"And does dear Christ love all children?" asked the brown-
haired little girl, in a sweet and reverent voice. "Ev'ry one-
bad girls and boys, too ?"
"Yes, my darling," answered the mother, bending to kiss the
upturned face. "Beautiful and sinless as our Saviour is, I think
he loves bad girls, and boys with even a greater love than he feels
for good ones; for he is so sorry for them, and the more wretched
they are the more he pities them."
"And if he came to this city to-night," continued the wee
maid, "would he go where the dirty beggar-children and the
naughty steal-boys are, instead of coming to see me ?"
"He would, my pet. He'd seek the starving, the deformed,
those that say wicked words, those that lie, those that steal, and
smile upon them with a smile like sunshine, and kiss them, and
tell them the way to heaven."
"Bully!" shouted a shrill voice; and there, in the door-way,
ragged and forlorn, his brimless hat tossed above his head, his
gray eyes gleaming, a red spot burning on each thin cheek, stood
The lady started to her feet, while the little daughter hastily
rose from her knees and clung to her mother's skirts.
"Why, my boy," she asked gently, "who are you, and where
did you come from ?"
Cartwheels hung his head for a moment, and while he hesitated,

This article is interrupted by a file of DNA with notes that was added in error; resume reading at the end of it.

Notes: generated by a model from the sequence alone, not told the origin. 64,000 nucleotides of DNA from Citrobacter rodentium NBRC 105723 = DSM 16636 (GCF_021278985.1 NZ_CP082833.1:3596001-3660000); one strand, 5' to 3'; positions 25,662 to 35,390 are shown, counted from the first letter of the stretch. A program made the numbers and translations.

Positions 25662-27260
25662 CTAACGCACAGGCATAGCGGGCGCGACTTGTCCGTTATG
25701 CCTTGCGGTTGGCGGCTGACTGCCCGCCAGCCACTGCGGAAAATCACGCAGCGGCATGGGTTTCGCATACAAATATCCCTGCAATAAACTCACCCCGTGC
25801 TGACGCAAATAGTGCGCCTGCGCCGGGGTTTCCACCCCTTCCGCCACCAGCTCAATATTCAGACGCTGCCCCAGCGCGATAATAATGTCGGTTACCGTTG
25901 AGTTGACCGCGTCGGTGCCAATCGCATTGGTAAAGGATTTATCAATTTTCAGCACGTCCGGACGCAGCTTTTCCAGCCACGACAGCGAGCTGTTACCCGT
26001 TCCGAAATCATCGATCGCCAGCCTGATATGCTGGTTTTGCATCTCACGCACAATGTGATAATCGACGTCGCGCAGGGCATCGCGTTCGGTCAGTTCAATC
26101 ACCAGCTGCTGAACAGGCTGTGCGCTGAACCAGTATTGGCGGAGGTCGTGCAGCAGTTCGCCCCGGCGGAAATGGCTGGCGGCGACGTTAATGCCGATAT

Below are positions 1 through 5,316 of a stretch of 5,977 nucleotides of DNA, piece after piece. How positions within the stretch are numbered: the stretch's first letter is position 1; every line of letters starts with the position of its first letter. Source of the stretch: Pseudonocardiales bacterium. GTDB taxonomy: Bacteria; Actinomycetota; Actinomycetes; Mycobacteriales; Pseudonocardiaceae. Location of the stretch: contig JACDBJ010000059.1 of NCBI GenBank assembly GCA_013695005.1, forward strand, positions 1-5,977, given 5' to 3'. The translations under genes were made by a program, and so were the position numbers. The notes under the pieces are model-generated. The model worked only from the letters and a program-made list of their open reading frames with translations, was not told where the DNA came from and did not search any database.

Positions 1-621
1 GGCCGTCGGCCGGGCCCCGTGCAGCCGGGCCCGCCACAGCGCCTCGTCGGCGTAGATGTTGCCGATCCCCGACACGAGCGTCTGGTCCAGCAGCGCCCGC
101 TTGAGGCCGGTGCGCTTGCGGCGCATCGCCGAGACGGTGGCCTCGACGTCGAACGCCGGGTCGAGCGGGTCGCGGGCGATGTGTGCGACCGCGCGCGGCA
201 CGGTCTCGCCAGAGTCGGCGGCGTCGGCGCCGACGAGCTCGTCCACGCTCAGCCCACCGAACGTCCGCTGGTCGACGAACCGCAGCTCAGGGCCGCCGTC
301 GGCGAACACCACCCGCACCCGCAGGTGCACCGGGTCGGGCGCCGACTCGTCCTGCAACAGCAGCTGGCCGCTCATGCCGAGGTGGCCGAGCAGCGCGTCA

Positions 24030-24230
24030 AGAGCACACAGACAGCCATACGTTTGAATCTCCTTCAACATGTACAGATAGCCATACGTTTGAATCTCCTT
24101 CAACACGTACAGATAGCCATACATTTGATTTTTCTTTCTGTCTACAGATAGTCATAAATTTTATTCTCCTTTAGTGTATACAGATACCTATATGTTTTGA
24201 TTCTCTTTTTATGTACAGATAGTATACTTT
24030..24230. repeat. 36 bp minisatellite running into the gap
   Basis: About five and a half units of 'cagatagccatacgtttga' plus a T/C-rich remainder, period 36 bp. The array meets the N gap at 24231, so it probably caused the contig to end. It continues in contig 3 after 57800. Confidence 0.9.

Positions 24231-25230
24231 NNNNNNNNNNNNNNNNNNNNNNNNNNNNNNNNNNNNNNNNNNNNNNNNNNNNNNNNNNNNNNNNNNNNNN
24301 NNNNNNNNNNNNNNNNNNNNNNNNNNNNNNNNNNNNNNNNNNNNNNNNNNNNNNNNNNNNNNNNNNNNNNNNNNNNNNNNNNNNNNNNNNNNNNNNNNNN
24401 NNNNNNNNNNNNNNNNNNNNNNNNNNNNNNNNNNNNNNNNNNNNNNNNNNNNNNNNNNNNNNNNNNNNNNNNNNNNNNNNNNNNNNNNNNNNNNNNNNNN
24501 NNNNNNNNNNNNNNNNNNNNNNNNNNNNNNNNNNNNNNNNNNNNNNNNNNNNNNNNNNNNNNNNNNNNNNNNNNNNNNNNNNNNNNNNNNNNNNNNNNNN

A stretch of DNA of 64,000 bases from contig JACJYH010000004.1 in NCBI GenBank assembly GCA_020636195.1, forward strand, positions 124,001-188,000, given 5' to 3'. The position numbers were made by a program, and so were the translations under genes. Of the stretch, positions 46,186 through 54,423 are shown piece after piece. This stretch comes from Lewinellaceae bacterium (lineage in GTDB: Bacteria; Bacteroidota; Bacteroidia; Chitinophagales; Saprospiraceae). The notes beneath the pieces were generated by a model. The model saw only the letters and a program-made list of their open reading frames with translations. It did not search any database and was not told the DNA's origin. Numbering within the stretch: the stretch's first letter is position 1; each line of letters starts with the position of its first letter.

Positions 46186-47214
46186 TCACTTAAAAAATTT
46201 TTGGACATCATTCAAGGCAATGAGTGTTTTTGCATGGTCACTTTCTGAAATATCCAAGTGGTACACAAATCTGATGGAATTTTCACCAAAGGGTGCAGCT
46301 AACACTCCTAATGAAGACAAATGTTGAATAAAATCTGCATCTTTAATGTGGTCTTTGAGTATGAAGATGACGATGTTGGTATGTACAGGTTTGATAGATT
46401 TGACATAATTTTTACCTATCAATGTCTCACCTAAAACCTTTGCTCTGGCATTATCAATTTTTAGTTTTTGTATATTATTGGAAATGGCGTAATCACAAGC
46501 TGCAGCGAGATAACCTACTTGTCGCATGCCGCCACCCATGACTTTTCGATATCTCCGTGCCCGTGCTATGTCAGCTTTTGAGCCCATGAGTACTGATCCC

the lovely little girl came pattering over the carpet in her bare

Original Christmas Stories.

feet, and taking his hand, looked wonderingly at him. "He's
got nice eyes, and pretty curly hair, if it was combed," she said,
and then added, with a shake of her head: "But it can't be-
he's too dirty."
"I'm Dan," said the boy, looking, not at the lady, but at the
sweet wee girl. "'Cartwheels' they calls me, 'cause I can beat
the hull boodle of 'em making wheels." And flinging himself on
his hands, he turned over and over sideways until he had crossed
the room, and returning in the same manner, resumed his feet,
without the vestige of a smile, beside the astonished little girl.
"An' I cum in from the street, the wind cut me so, inter your
arey, an' the door flied open, an' then I cum in the hall. I didn't
mean to steal anything tho' I might have took sumthin' if it cum
handy, 'cause I'm 'a young scamp,' an' 'a little thief' (they all
says so;) but I wanted to see how a nobby house looked inside,
an' I didn't see nobody, an' I crep' up-stairs, an' I heerd you,"
looking shyly at the lady, and then jerking his head toward the
little girl, "tell her about-about-"
"The Christ-child ?" said the lady.
Yes; an' how beautiful he was, an' how he'd love an'-an'
kiss fellers like me, an' try to make em good; an' so, if you
think he'll cum here to-night, I'd like to have him-kiss me; an'
please may I stay here a little while longer ?"
"Where are your friends?" asked the lady, as he stopped and
fixed his gray eyes earnestly on her face.

L ....

r Cartwheels.

"Hain't got no regular friends. Nobody's got nothing' to do
with me. I can sleep in the arey if you'll let me stay, an' if he
comes along he'll see me, an' p'raps make me good, for I'm a bad
un, an' no mistake."
The little girl, with tears in her sweet eyes, took both his dirty
brown hands in her pure white ones.